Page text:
Many high-end hotels around the world are adorned with plaques promoting titles like “the Leading Hotels of the World”, “Preferred Hotels & Resorts” and “Relais & Chateaux”.

These titles don’t mean much to travellers, but independent hotel owners join these groups to increase their global visibility and compete with more recognizable brands like Hilton, InterContinental or Starwood. Member hotels pay fees to be listed in the organization’s directory or website and to participate in their loyalty scheme. Like the seal of approval that typically comes with a chain affiliation, member hotels are subject to secret inspections to ensure the organization’s standards of quality are met. Otherwise, they get tossed out.

And the groups offer guest recognition programs designed to promote loyalty to member hotels. Though some of the perks on offer are similar to chain loyalty plans -- room upgrades and free wi-fi, for example – they are not based on point accumulation. Any traveller that joins the loyalty program and makes a reservation through the group’s website is eligible for that plan’s perks.

For example, members of Preferred Hotels i Prefer program (free) get extras like a cocktail in the hotel bar, discounts on spa treatments, and early/late checkout privileges. Similarly, Leading Hotels’ Leaders Club ($100 per year) members get breakfast for two, in-room gifts such as fruit plates or wine, plus one free night for every five stays.

Which one of these hotel groups is best for you? It depends on what type of traveller you are. We’ve detailed the most widely known groups below.

The Leading Hotels of the World offers nearly 450 properties, most of which are located in or near large urban areas. Member hotels are frequently iconic grand dames that attract upscale business travellers, such as the recently renovated Pierre or the Mark hotels in New York City, the Ritz Paris or the Setai in Miami Beach. These hotels are best suited to high-level executives and diplomats, or those who want to stay at “the best hotel in town”.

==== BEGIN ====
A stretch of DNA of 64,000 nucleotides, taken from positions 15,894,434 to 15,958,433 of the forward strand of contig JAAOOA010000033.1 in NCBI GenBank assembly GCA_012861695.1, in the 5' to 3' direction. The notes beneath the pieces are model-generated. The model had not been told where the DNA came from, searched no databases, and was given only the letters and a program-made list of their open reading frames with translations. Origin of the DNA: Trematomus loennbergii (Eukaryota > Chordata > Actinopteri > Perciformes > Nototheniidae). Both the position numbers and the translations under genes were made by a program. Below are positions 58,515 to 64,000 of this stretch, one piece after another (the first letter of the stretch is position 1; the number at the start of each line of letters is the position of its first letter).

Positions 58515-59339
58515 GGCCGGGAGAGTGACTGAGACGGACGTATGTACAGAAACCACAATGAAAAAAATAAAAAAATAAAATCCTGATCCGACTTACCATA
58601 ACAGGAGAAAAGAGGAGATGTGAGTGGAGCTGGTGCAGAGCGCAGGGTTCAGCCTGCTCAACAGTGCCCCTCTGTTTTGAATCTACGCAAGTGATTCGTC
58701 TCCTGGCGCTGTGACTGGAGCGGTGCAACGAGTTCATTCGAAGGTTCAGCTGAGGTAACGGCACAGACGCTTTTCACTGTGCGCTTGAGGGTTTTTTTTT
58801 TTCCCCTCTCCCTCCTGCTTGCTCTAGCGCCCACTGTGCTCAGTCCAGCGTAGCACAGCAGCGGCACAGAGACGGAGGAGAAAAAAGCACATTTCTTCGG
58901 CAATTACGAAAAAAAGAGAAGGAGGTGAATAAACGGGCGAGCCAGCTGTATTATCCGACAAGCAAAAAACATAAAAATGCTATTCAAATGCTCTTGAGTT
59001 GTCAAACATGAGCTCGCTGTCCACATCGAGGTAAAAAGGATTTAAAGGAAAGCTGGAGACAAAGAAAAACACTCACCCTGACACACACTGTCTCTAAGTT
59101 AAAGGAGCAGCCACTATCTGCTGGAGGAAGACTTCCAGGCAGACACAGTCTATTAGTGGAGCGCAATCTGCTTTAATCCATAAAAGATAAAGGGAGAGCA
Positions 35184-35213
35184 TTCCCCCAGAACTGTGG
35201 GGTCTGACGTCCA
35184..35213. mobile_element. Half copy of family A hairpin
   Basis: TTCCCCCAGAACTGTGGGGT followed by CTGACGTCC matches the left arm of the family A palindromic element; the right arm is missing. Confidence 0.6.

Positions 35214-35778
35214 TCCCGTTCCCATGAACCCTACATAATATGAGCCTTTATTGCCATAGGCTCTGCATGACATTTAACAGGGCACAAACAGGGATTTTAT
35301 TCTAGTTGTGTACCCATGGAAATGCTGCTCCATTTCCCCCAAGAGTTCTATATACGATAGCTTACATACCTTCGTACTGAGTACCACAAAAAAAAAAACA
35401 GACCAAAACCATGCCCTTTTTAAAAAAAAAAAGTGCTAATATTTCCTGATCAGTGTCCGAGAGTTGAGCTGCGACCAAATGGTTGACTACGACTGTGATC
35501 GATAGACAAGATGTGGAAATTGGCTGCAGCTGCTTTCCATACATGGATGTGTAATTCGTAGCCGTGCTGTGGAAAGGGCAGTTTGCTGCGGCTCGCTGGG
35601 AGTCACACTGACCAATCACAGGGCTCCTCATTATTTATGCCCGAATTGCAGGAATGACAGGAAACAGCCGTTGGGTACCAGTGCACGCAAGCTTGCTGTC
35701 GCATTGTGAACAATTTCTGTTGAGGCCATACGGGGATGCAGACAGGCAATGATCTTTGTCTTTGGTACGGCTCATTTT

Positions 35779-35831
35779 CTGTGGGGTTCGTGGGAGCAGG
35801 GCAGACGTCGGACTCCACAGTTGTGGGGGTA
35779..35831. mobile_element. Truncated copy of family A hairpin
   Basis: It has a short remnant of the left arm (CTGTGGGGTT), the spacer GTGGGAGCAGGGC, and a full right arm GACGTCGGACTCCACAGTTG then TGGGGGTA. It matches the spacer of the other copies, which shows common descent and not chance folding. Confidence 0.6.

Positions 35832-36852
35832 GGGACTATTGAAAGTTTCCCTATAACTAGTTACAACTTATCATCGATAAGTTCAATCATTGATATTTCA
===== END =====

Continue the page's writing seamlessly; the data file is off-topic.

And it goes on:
With more than 800 properties in its portfolio, the Preferred Hotel Group has segmented them into categories like historic, boutique or the less expensive sterling, to help travellers choose the accommodation that suits them best. In June it created a Preferred Pride category of “gay welcoming” hotels that cater to LGBT travellers. Standouts from the overall collection include Montage Beverly Hills in Los Angeles, the Elysian in Chicago, and the Chancery Court in London. With such a broad selection of members, Preferred Hotels appeals to a wide cross-section of travellers.

Relais & Chateaux hotels are typically on the smaller side, located in rural areas near major cities (mostly US and Europe), very upscale and have a renowned restaurant on site. The combination of lodging and cuisine provides travellers a true sense of place. Think Meadowood or Auberge du Soleil in California’s Napa Valley, the Inn at Little Washington in Virginia, or the Waterside Inn or Inverlochy Castle in the United Kingdom. These hotels are best suited to business travellers hoping to combine work with culinary pleasure.

Small Luxury Hotels of the World is a collection of 520 boutique-style hotels around the world, including the elegant Huntington Hotel atop Nob Hill in San Francisco, the Shangri-La in Santa Monica, California, the Arch hotel in London and Lanson Place in Hong Kong. These hotels are best suited for business travellers who prefer the personalized attention offered by smaller hotels.

Design Hotels is a collection of about 200 properties exhibiting cutting edge design qualities. Club members get access to special discount rates, in-room movies and subscriptions to design magazines. Standout members of this chic, primarily European group, include the popular Crosby Street Hotel and Standard Hotel in New York City, and the Eccleston Square Hotel and Haymarket Hotel in London. These hotels are best for business travellers with a keen eye for design who like a busy social scene in the lobby bar or restaurant.  

Chris McGinnis is the business travel columnist for BBC Travel